A Harvard University professor said Africa can feed itself within a generation if the continent’s farmers embrace modern technology.
Kenyan-born Calestous Juma, professor of The Practice of International Development at The Kennedy School Thursday told leaders from the East African Community, meeting in Arusha, Tanzania, that African governments should also expand their infrastructure.
“Africa can feed itself in one generation and this is because of a confluence of three important factors, the first being the availability of large quantities of scientific and technical knowledge, including mobile phones, the benefits of genetic modification, new space-related technology like geographic information system (GPS). Those are technologies that were never available to Africa before, not even available to Africa’s predecessors,” he said.
Juma said the other factors that could hasten Africa’s food self-sufficiency in the next generation include the emergence of regional markets, whereby African countries can collaborate to create regional markets.
He also cited the emergence of a new generation of African leaders, who are focused on the economic transformation of the continent with emphasis on agricultural economies in rural areas.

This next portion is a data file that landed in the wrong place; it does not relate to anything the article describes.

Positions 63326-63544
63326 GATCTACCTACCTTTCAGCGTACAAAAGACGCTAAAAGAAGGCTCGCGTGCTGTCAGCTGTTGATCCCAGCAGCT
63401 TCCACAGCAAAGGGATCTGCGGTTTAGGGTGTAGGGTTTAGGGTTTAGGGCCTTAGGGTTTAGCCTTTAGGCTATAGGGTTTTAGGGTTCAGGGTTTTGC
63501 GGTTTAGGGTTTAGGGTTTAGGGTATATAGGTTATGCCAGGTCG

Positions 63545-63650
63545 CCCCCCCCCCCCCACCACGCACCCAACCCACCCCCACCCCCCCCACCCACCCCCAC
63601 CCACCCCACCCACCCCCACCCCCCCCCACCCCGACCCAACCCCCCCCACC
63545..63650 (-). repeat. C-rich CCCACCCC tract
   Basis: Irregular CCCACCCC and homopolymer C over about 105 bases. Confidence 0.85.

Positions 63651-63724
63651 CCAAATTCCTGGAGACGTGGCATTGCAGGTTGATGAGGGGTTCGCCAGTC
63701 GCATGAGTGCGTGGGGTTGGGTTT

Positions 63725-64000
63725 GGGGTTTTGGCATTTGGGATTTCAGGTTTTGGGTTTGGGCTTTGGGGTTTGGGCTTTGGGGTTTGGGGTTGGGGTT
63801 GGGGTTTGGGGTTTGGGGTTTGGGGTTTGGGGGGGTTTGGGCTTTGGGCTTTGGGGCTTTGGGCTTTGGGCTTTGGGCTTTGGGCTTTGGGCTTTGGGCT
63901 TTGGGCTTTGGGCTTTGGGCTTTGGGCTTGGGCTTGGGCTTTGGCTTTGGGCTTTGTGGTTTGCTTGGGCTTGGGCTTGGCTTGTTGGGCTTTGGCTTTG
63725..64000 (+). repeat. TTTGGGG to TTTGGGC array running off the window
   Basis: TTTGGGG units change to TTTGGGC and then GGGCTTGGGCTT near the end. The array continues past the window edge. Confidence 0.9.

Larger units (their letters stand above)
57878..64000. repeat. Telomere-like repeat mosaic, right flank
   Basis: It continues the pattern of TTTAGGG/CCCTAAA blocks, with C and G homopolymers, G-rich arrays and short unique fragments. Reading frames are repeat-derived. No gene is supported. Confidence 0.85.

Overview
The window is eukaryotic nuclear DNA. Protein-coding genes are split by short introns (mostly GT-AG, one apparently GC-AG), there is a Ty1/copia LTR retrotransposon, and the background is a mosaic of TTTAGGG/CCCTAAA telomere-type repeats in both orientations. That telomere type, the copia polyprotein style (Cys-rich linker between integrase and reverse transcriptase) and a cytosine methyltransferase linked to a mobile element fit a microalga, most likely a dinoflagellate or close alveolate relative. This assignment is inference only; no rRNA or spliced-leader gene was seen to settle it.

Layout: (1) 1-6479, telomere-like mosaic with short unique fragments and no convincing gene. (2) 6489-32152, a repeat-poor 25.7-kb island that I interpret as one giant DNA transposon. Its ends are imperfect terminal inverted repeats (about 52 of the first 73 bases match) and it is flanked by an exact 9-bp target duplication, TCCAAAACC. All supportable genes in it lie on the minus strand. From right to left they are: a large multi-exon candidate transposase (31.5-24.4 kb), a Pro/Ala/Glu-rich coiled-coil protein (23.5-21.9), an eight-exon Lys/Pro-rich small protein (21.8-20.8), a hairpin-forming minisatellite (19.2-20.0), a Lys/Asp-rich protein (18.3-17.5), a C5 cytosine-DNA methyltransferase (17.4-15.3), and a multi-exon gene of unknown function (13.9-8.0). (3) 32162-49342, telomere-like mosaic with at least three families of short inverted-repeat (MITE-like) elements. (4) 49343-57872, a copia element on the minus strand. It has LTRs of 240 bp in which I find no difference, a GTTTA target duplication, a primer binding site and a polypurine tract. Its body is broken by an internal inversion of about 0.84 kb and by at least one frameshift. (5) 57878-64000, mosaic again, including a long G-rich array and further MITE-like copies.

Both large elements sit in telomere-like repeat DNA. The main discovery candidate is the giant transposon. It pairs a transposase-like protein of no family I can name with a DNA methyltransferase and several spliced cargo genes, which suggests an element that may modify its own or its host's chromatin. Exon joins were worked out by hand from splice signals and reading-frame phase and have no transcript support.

Juma said Africa’s majority subsistence farmers can continue to play an important role in food production once the continent’s infrastructure is improved.
“Most people who rely on subsistence agriculture do so because they cannot basically move their produce to market, and one of the reasons they cannot do that is the absence of infrastructure like roads, and, if they cannot process their produce, they will only have enough to consume themselves.”
He said the availability of energy is also a crucial factor in Africa’s infrastructure.
Juma said he agrees with the U.N. Food and Agriculture Organization (FAO) report which says hunger exists around world because of the lack of enough investment in agriculture in the rural areas of Africa.
“There has been very little investment in rural Africa to stimulate agricultural development and, as a consequence, basically, people in those regions just grow enough just to feed them rather than to trade because there’s no infrastructure that allows them to trade.
He said he is confident East African leaders will come up with the right policies that will enable the region to feed itself.
“The East African leaders meeting here in Arusha will be issuing a communiqué on Friday afternoon, and that communiqué will give a clear indication of the kinds of issues they would like to pursue, the kind of programs they would like to move with, and the level of political commitment they have to those issues. But, there is no doubt in my mind that East African presidents are very determined to come up with the strategies that enable the region to feed itself,” Juma said.